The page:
Mary McLeod Bethune
Mary Jane McLeod (later known as Mary McLeod Bethune) (July 10, 1875 - May 1955) was born in Mayesville, South Carolina. She was the first American black woman to head a federal agency.
Mary was the 15th child of 17 children. Though she was born into slavery, Mary was allowed to go to Maysville's one room schoolhouse. She was the teacher's star pupil. Mary attended Scotia Seminary and graduated in 1894. When she attempted to go as a missionary to Africa, she was told that there were "no openings for Negro Missionaries in Africa".In 1988, she was married to Albertus Bethune, a former school teacher. In 1899, Mary had a baby boy, who she named Albertus McLeod Bethune Jr.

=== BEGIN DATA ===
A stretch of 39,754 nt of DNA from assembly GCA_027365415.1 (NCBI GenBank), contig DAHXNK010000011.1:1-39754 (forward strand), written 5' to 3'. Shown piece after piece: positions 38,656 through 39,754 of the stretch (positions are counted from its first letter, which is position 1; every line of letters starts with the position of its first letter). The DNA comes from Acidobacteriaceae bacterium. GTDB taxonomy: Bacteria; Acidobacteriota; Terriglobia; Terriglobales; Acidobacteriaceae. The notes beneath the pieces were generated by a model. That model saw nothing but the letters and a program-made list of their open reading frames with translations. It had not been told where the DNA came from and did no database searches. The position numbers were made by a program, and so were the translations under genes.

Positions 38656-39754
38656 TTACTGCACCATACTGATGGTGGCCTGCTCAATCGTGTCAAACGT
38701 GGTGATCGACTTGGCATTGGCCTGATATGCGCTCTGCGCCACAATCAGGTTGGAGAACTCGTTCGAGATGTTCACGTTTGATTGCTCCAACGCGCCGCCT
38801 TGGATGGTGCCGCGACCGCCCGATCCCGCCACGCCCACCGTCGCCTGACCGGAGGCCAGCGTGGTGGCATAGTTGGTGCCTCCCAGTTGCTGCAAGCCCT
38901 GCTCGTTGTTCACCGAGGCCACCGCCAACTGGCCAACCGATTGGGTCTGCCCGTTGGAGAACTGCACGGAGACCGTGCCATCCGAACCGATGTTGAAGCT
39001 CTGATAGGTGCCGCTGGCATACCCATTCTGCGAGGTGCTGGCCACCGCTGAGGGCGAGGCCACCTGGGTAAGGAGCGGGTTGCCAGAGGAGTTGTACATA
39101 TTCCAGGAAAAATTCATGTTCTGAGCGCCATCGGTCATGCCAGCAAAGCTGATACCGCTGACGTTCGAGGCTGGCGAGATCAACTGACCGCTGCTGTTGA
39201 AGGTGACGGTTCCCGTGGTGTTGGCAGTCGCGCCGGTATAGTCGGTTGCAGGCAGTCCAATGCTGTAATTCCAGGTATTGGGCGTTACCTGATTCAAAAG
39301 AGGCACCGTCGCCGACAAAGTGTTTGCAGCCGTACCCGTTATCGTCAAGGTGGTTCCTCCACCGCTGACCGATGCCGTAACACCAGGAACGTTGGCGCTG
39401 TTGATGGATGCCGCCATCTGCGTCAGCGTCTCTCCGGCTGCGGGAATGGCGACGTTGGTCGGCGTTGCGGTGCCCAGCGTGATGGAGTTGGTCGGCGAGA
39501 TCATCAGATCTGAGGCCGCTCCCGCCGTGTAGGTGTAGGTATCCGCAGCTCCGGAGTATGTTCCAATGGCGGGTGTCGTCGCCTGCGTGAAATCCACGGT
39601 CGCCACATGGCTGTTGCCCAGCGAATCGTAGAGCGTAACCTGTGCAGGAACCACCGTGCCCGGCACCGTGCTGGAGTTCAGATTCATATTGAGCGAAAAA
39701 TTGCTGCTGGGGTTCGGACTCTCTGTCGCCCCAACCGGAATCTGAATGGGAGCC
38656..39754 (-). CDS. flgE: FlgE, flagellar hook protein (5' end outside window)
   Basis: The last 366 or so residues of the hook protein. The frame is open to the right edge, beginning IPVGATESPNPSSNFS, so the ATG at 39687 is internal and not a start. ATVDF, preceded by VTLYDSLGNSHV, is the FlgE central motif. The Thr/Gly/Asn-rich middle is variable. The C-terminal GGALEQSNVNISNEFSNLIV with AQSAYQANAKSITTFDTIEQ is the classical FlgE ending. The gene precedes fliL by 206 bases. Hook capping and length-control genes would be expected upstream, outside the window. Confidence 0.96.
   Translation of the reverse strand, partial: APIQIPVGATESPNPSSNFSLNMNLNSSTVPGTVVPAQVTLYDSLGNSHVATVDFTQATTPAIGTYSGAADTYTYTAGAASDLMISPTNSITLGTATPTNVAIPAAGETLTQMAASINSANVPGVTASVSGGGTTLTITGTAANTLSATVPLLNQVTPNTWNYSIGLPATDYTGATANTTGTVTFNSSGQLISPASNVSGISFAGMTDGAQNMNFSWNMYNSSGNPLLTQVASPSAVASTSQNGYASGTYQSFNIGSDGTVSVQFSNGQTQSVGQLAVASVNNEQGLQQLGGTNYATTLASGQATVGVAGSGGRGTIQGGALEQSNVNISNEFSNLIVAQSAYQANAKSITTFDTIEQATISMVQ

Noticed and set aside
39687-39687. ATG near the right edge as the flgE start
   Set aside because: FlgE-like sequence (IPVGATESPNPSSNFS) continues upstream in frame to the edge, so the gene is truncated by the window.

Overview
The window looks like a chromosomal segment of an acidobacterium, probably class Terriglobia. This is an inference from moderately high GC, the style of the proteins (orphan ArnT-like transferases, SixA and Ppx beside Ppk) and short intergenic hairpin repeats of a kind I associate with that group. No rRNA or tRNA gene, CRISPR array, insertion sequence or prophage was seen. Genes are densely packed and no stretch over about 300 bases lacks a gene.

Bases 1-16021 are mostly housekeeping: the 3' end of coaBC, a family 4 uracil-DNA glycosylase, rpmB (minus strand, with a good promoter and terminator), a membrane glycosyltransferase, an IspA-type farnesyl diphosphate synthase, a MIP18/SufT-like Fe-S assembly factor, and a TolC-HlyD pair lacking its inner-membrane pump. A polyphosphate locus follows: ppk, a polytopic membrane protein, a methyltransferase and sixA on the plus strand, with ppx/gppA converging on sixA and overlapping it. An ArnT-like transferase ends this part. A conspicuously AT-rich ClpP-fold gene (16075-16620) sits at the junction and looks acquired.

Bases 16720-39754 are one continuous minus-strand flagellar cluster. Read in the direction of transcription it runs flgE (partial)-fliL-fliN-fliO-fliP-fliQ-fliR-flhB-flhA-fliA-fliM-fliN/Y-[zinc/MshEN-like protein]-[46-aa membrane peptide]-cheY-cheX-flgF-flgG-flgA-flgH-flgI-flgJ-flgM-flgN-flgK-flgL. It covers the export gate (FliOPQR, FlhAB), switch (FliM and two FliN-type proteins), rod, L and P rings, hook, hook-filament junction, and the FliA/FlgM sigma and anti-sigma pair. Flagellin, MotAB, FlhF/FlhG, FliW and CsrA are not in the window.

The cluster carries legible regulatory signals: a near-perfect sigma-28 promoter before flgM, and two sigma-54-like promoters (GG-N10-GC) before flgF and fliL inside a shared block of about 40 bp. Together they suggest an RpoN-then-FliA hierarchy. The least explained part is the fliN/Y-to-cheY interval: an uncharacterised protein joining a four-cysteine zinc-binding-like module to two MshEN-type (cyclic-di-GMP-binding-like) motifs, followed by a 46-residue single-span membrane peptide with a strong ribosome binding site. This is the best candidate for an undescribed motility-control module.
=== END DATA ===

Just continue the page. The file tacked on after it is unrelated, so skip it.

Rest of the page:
Mary and her son moved to a cabin located on a dump site. She opened it as a school in 1904. It soon became known as the Daytona Normal and Industrial School for Negro Girls. Not only was reading and writing taught there, but home economic skills were also taught at this school. In 1923, the school merged with Cookman Institute. It became known as the Bethune-Cookman Institute and is still located on Daytona Beach today. In May of 1955, Mary McLeod Bethune died. She was recognized, thirty years later, as the most influential African American woman.